The most thrilling book I have ever read. -Kingsley Amis Part surrealistic comedy, part psychological thriller, G. K. Chestertons The Man Who Was Thursday inventively unravels the nightmare of paradox and surprise to probe the mysteries of human behavior. The seven members of Europes Central ...
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The most thrilling book I have ever read. -Kingsley Amis Part surrealistic comedy, part psychological thriller, G. K. Chestertons The Man Who Was Thursday inventively unravels the nightmare of paradox and surprise to probe the mysteries of human behavior. The seven members of Europes Central Anarchist Council, who, for reasons of security, call themselves by the names of the days of the week, have sworn to destroy the world. But events soon cast doubt upon their real identities, for the man called Thursday is not the passionate young poet he claims to be. Put into context by Matthew Beaumonts introduction, which examines the novels modernism, background, and depiction of turn-of-the-century London, The Man Who Was Thursday is both a brilliant thriller and a trenchant look at modern life.from via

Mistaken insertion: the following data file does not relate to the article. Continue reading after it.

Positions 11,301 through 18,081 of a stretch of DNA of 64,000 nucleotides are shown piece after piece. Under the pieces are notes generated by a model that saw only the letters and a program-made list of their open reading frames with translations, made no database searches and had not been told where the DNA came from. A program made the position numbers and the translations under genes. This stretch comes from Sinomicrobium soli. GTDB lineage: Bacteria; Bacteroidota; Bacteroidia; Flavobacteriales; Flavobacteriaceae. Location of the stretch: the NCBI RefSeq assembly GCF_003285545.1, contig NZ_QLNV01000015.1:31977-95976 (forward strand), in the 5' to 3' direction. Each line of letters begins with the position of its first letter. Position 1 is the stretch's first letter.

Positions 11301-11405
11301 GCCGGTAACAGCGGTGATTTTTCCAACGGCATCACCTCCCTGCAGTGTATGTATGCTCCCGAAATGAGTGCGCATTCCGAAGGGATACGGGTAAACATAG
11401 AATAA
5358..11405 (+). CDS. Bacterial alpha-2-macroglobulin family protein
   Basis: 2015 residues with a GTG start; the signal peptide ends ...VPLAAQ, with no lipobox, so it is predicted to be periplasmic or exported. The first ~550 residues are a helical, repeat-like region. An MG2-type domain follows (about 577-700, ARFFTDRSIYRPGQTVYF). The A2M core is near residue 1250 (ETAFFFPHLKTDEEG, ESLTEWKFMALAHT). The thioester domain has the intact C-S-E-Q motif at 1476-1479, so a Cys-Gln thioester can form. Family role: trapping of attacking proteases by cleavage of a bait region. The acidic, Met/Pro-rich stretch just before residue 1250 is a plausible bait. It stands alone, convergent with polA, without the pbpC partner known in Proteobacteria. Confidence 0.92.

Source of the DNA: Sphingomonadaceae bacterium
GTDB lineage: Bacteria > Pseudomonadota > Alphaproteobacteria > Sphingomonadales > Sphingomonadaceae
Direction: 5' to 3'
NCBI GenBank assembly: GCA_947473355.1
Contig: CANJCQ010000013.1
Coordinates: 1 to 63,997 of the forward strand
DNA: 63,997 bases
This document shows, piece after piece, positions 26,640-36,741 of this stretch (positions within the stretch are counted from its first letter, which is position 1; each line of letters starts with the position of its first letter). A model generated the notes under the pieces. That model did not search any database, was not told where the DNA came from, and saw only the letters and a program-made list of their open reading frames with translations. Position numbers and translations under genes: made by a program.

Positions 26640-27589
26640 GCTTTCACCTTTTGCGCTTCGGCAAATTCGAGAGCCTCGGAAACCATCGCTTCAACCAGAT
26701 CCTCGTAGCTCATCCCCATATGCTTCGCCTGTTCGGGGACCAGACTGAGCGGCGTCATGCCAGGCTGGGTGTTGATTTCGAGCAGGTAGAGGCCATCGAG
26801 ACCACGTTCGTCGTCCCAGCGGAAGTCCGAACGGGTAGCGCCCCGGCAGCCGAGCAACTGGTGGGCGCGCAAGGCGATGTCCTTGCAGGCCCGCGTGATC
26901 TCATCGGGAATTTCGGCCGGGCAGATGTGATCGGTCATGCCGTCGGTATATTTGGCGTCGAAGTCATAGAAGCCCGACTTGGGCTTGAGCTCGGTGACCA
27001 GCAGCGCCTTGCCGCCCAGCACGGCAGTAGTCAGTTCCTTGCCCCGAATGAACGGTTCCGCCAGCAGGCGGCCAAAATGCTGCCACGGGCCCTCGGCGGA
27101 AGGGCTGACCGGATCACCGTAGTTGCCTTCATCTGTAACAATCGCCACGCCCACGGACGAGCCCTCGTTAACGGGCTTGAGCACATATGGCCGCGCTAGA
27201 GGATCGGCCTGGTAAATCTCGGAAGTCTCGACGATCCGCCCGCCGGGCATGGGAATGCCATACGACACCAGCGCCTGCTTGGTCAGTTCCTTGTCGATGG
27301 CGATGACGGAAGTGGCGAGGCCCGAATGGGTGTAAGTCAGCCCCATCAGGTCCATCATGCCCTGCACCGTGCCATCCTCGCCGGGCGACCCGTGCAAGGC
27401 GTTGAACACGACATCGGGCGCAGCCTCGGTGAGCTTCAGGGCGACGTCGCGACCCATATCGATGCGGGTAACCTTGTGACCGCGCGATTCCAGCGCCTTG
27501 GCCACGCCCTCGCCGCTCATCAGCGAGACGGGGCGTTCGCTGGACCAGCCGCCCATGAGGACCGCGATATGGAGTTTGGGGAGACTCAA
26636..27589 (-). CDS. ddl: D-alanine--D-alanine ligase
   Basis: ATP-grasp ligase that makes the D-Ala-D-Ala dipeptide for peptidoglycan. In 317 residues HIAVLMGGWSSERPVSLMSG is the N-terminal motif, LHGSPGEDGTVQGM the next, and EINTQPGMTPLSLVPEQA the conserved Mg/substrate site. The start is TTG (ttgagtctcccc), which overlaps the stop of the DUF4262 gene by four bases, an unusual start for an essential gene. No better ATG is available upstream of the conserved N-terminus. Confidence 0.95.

In an article published the day before his death, G. K. Chesterton called The Man Who Was Thursday a very melodramatic sort of moonshine. Set in a phantasmagoric London where policemen are poets and anarchists camouflage themselves as, well, anarchists, his 1907 novel offers up one highly colored enigma after another. If that werent enough, the author also throws in an elephant chase and a hot-air-balloon pursuit in which the pursuers suffer from the persistent refusal of the balloon to follow the roads, and the still more persistent refusal of the cabmen to follow the balloon. But Chesterton is also concerned with more serious questions of honor and truth (and less serious ones, perhaps, of duels and dualism). Our hero is Gabriel Syme, a policeman who cannot reveal that his fellow poet Lucian Gregory is an anarchist. In Chestertons agile, antic hands, Syme is the virtual embodiment of paradox: He came of a family of cranks, in which all the oldest people had all the newest notions. One of his uncles always walked about without a hat, and another had made an unsuccessful attempt to walk about with a hat and nothing else. His father cultivated art and self-realization; his mother went in for simplicity and hygiene. Hence the child, during his tenderer years, was wholly unacquainted with any drink between the extremes of absinthe and cocoa, of both of which he had a healthy dislike. . . . Being surrounded with every conceivable kind of revolt from infancy, Gabriel had to revolt into something, so he revolted into the only thing left--sanity. Elected undercover into the Central European Council of anarchists, Syme must avoid discovery and save the world from any bombings in the offing. As Thursday (each anarchist takes the name of a weekday--the only quotidian thing about this fantasia) does his best to undo his new colleagues, the masks multiply. The question then becomes: Do they reveal or conceal And who, not to mention what, can be believed As The Man Who Was Thursday proceeds, it becomes a hilarious numbers game with a more serious undertone--what happens if most members of the council actually turn out to be on the side of right Chestertons tour de force is a thriller that is best read slowly, so as to savor his highly anarchic take on anarchy.